The pelvic floor is a large hammock or sling of muscles stretching from side to side across the floor of the pelvis in both women and men. It is attached to the pubic bone in front, and to the tail end of the spine behind. The openings from the bladder, the bowels and, for women, the vagina, all pass through this hammock.
The correct anatomical name for these muscles are the pubococcygeus muscles, but nowadays they are more commonly called the pc muscles, or even more commonly, the pelvic floor muscles.
Sometimes they are referred to as a single muscle, but it is more actually more accurate to talk of them in the plural, as there are a number of muscle groups that together make up this muscle sling.
Many women are aware that they should exercise these muscles but very few do it regularly and successfully. Most women who have had children will have been advised on the importance of pelvic floor exercise to restore muscle tone after childbirth, and muscle strengthening was identified as an appropriate treatment for stress urinary incontinence back in the 1950s.
It was during the development of an exercise program for urinary incontinence that an interesting side effect was observed by Dr Arnold Kegel, the originator of these exercises. He claimed that women doing his exercises were finding it easier to reach more frequent and more intense orgasms.
To understand why, consider what happens in your body when you experience an orgasm:
Your heart pumps faster and your breathing gets heavier to fuel those tensing muscles.
Hormones are pumped round your brain and body, telling you this is enjoyable.
Blood is pumped to your genitals to create the tension that will ultimately trigger a pudendal reflex (muscular spasm of the genitals).
That reflex will result in your pelvic floor muscles contracting between five and 15 times at 0.8-second intervals, which is what we know as orgasm.
So when you consider that the essential experience of orgasm is focused on the pelvic floor muscles, it isn’t surprising that exercising and strengthening those muscles might make for more and better orgasms.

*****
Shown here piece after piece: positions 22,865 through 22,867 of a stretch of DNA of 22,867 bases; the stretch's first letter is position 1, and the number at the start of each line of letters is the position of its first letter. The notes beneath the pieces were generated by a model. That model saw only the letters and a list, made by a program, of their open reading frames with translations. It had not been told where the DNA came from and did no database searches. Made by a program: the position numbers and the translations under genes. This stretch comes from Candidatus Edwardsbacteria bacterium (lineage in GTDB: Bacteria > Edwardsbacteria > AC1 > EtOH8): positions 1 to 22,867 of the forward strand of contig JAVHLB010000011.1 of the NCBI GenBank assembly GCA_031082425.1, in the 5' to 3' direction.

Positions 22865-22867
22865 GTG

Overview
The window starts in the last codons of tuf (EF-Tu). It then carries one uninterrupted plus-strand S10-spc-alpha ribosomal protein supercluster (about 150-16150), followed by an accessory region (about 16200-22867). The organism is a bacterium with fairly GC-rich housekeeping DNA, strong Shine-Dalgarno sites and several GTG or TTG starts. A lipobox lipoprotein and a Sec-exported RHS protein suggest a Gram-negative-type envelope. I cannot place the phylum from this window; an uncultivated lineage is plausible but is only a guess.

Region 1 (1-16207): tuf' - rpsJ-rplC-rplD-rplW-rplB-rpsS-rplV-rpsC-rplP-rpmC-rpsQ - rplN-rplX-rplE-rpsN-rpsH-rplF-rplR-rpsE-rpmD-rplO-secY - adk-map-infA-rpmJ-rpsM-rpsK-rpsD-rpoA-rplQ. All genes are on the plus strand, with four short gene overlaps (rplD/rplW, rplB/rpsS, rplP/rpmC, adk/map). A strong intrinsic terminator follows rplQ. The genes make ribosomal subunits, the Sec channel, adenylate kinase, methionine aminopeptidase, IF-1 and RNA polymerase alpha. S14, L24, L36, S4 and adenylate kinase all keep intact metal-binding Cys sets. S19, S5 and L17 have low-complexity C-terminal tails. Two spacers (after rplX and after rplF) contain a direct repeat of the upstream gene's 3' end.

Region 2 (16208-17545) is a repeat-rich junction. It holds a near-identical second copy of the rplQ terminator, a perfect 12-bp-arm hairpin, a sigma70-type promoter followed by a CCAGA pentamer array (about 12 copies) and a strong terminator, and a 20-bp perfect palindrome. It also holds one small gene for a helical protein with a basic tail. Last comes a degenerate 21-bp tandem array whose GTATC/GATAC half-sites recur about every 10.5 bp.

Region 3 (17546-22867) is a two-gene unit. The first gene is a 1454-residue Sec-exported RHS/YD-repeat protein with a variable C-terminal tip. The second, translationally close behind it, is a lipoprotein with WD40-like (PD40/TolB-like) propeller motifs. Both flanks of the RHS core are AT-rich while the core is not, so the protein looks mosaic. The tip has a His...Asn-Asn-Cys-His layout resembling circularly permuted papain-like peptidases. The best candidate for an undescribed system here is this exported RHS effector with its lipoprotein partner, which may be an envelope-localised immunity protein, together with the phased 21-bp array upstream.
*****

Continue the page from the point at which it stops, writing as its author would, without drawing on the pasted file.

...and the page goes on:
The association between strong pelvic muscles and improved sexual response and pleasure, led sex therapists to recommend pelvic floor exercises (or kegel exercises as they are known in the US) to clients, and earned them yet another name: “the love muscle”.
So how do these exercises help to increase sexual pleasure?
The pelvic floor muscles are directly responsible for the amount of sensation you feel during intercourse, and for the amount of grip felt by your partner. So although an exercise regime for these muscles has the same physiological benefits as exercising any other muscle, the spin-offs are much better.
Exercise improves muscle tone which means that the muscle is tighter, so is stretched more by an erect penis.
Strong, firm muscles have more nerve endings, and more nerve endings mean more sensations for you during sex.
Exercise improves circulation, and this is particular important for the smaller muscles of the pelvic floor, which are responsible for engorging the clitoris when you are aroused.
Rhythmic contractions of these muscles contribute to arousal and to many women’s ability to achieve orgasm. Many women report they are able to reach orgasm more easily, and that their orgasms are more powerful, after a pelvic exercise program.
So why wait to start exercising? It takes approximately 12 weeks of regular exercise to make a real difference, so start now, and within three months, a better sex life could be yours!